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Drug Alcohol Depend. 2015 Oct 1;155:293-7. doi: 10.1016/j.drugalcdep.2015.08.017. Epub 2015 Aug 29.

Integrating alcohol response feedback in a brief intervention for young adult heavy drinkers who smoke: A pilot study.

Author information

1
Department of Psychiatry and Behavioral Neurosciences, The University of Chicago, 5841 S. Maryland Ave. (MC-3077), Chicago, IL 60637, United States. Electronic address: dfridberg@bsd.uchicago.edu.
2
Department of Ophthalmology and Visual Sciences, University of Illinois at Chicago, 1855 W. Taylor Street (MC 648), Chicago, IL 60612, United States.
3
Department of Psychiatry and Behavioral Neurosciences, The University of Chicago, 5841 S. Maryland Ave. (MC-3077), Chicago, IL 60637, United States.

Abstract

BACKGROUND:

More effective approaches are needed to enhance drinking and other health behavior (e.g., smoking) outcomes of alcohol brief intervention (BI). Young adult heavy drinkers often engage in other health risk behaviors and show sensitivity to alcohol's stimulating and rewarding effects, which predicts future alcohol-related problems. However, standard alcohol BIs do not address these issues. The current pilot study tested the utility of including feedback on alcohol response phenotype to improve BI outcomes among young adult heavy drinkers who smoke (HDS).

METHODS:

Thirty-three young adult (M±SD age=23.8±2.1 years) HDS (8.7±4.3 binge episodes/month; 23.6±6.3 smoking days/month) were randomly assigned to standard alcohol BI (BI-S; n=11), standard alcohol BI with personalized alcohol response feedback (BI-ARF; n=10), or a health behavior attention control BI (AC; n=11). Alcohol responses (stimulation, sedation, reward, and smoking urge) for the BI-ARF were recorded during a separate alcohol challenge session (.8g/kg). Outcomes were past-month drinking and smoking behavior assessed at 1- and 6-months post-intervention.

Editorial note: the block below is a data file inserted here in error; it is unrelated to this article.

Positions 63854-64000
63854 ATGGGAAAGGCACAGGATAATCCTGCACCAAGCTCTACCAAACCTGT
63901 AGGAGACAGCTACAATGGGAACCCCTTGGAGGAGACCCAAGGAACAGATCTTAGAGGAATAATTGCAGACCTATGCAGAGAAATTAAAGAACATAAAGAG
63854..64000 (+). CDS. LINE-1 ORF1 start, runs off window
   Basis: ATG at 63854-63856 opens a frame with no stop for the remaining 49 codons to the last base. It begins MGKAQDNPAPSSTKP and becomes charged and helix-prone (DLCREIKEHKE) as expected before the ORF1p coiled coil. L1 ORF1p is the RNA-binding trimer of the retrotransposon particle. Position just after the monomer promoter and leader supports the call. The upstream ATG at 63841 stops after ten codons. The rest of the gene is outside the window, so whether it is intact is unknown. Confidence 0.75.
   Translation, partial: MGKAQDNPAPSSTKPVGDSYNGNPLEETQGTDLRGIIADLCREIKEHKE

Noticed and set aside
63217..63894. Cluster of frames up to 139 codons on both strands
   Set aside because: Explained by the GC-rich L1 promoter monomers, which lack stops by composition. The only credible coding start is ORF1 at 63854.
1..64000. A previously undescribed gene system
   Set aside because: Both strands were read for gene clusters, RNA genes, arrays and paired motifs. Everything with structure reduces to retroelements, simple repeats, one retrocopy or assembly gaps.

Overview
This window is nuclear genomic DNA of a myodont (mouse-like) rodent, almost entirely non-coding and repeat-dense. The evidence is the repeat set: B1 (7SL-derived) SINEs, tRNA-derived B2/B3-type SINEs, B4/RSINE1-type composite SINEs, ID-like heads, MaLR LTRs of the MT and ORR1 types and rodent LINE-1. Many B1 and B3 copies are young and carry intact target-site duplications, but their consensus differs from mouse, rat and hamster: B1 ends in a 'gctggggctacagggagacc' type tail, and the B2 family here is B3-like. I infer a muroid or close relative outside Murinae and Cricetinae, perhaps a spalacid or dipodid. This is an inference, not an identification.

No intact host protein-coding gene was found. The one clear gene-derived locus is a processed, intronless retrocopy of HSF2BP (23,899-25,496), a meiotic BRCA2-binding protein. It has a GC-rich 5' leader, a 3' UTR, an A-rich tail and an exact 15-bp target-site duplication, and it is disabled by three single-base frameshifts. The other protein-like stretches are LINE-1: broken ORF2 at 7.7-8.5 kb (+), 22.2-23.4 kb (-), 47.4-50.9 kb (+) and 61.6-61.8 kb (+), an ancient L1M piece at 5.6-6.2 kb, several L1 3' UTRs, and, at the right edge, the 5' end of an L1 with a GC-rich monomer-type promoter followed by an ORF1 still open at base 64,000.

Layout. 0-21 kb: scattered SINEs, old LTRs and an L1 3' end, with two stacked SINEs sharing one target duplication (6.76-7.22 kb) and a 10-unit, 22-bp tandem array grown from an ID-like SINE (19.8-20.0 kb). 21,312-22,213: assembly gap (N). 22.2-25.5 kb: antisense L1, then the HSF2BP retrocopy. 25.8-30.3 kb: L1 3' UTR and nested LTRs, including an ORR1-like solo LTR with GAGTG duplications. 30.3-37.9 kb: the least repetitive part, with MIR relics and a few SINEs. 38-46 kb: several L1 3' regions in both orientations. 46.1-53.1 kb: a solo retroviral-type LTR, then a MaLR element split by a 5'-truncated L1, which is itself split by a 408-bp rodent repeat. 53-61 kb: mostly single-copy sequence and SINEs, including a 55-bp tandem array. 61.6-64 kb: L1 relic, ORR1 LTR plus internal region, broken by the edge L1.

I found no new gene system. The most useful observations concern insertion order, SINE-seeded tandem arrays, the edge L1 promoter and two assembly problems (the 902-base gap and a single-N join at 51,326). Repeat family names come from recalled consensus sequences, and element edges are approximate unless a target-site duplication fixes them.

RESULTS:

At 6-month follow-up, the BI-ARF produced significant reductions in binge drinking, alcohol-smoking co-use, drinking quantity and frequency, and smoking frequency, but not maximum drinks per occasion, relative to baseline. Overall, the BI-ARF produced larger reductions in drinking/smoking behaviors at follow-up than did the BI-S or AC.

CONCLUSIONS:

Including personalized feedback on alcohol response phenotype may improve BI outcomes for young adult HDS. Additional research is warranted to enhance and refine this approach in a broader sample.

KEYWORDS:

Alcohol response; Binge drinking; Brief intervention; Smoking; Young adult

PMID:
26341847
PMCID:
PMC4582006
DOI:
10.1016/j.drugalcdep.2015.08.017
[Indexed for MEDLINE]
Free PMC Article

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